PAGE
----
Strout: I was trying to learn my voice. This was back in the minimalist days. Everyone was writing those. I was very influenced by that—I kept trying to do that, but I wasn’t a minimalist. I had to work through and realize that wasn’t my voice. My voice was more of a relaxed, storytelling voice that’s going to go into all sorts of details about this and that. There was an effort to work through what I should’ve been doing.
Rail: As a reader, your work is definitely tinged by the minimalism of that time.
Strout: Specifically the latest ones, yeah.
Rail: But I learned from reading you how to write sentences that are tightly constructed but look loose. In a way that approximates speech. And I realized as a writing reader that’s a carefully constructed effect. But it can come off as offhand or casual, which makes it much more powerful when you nail something just so. It does seem to me there’s an inheritance of minimalism there.
Strout: I had to find my voice. In order to do so I had to imitate other voices. That storytelling voice is my voice. It changes, but it’s mine.
Rail: Does everyone who tries to write books need to go through that tutelage period? Of parroting other voices?
Strout: I don’t know. There are young people that come out and have a splendid voice immediately. For me, I had to teach myself how to write.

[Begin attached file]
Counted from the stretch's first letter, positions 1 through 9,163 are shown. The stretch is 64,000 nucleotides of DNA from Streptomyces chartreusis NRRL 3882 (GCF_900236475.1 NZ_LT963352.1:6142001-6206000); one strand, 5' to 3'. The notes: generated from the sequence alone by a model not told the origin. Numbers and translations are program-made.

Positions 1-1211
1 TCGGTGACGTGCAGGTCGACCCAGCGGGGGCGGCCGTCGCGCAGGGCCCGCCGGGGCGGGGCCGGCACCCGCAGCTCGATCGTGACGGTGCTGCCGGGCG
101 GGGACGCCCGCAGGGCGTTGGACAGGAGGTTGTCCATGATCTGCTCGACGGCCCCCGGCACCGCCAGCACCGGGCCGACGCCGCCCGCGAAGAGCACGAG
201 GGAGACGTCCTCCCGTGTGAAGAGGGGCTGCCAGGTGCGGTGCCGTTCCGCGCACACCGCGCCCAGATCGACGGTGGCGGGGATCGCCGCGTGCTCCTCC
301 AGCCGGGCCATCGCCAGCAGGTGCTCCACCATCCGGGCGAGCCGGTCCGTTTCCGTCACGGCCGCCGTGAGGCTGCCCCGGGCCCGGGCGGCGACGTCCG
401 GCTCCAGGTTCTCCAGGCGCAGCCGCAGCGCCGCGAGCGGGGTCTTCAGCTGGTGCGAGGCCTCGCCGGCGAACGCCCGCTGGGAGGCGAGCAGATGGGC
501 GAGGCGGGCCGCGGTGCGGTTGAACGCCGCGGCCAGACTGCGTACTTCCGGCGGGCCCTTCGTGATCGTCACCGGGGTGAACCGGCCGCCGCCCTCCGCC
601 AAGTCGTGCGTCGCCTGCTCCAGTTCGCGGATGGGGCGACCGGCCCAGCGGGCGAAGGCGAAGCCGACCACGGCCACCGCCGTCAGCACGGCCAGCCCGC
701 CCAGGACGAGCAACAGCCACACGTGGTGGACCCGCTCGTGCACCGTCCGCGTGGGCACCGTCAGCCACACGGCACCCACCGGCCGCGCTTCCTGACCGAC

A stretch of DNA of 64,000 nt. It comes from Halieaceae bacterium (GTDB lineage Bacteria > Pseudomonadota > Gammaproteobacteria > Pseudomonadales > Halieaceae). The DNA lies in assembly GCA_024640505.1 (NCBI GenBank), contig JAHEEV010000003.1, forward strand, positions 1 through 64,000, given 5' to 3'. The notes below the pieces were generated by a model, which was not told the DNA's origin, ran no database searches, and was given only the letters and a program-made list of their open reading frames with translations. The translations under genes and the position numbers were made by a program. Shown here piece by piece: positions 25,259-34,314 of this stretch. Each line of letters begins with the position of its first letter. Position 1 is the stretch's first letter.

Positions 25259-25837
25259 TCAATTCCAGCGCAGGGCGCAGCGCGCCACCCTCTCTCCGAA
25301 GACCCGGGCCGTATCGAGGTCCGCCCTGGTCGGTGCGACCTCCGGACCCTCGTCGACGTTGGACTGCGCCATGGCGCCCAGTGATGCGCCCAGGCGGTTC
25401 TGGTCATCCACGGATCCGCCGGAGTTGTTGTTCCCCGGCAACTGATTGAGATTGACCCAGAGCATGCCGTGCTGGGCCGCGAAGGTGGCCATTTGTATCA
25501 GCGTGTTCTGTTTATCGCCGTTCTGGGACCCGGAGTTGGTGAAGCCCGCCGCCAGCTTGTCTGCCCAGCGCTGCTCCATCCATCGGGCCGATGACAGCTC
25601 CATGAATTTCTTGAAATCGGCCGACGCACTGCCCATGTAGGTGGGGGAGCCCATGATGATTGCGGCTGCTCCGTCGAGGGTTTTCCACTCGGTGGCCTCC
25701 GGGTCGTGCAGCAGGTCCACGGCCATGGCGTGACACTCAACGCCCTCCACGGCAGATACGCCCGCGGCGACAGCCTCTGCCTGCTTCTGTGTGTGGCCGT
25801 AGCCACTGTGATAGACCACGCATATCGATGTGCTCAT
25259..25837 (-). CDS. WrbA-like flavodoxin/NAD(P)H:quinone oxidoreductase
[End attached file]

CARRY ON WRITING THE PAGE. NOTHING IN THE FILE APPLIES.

Rail: Much of it comes to readerly sensibility as well. And sometimes you can’t do that. Sometimes that’s not where your talents lie. So you write imitation books, imitation stories. Do you have a place and time that you write every day?
Strout: I love to write in the morning, after I’ve had breakfast. That would be the perfect day for me, if I could write for three or four hours in the morning and put lunch off until I get so hungry I have to eat. There’s something about lunch that breaks the spell. But that’s my ideal day, to write in the morning and maybe poke around a little in the afternoon.
Rail: But the imagination kind of dies after anything resembling lunch.
Strout: It’s so funny. It takes something away from the concentration.
Rail: You lose that agility.
There’s this beautiful Updike quote where he talks about how you only have the kind of fortitude to face the darkness and depth of what you feel at night—alone, before God—in the morning. I think it’s really true.
Strout: Do you know which book that’s from? I love Updike.
Rail: Self-Consciousness. I haven’t read that one, but it’s from this interview Terry Gross did with him.
Strout: I’ll have to look at that.
ALEC NIEDENTHAL is a recent graduate of Brown University's MFA program in Literary Arts. He has published fiction in the Brooklyn Rail, The Toast, Agriculture Reader, Vol 1. Brooklyn, and other venues. He is currently working on a novel about anti-Semitism and sex.Elizabeth Strout
Elizabeth Strout is the Pulitzer Prize–winning author of Olive Kitteridge; the #1 New York Times bestseller My Name Is Lucy Barton; The Burgess Boys, a New York Times bestseller; Abide with Me, a national bestseller and Book Sense pick; and Amy and Isabelle, which won the Los Angeles Times Art Seidenbaum Award for First Fiction and the Chicago Tribune Heartland Prize. She has also been a finalist for the PEN/Faulkner Award and the Orange Prize in England. Her short stories have been published in a number of magazines, including The New Yorker and O: The Oprah Magazine. Elizabeth Strout lives in New York City.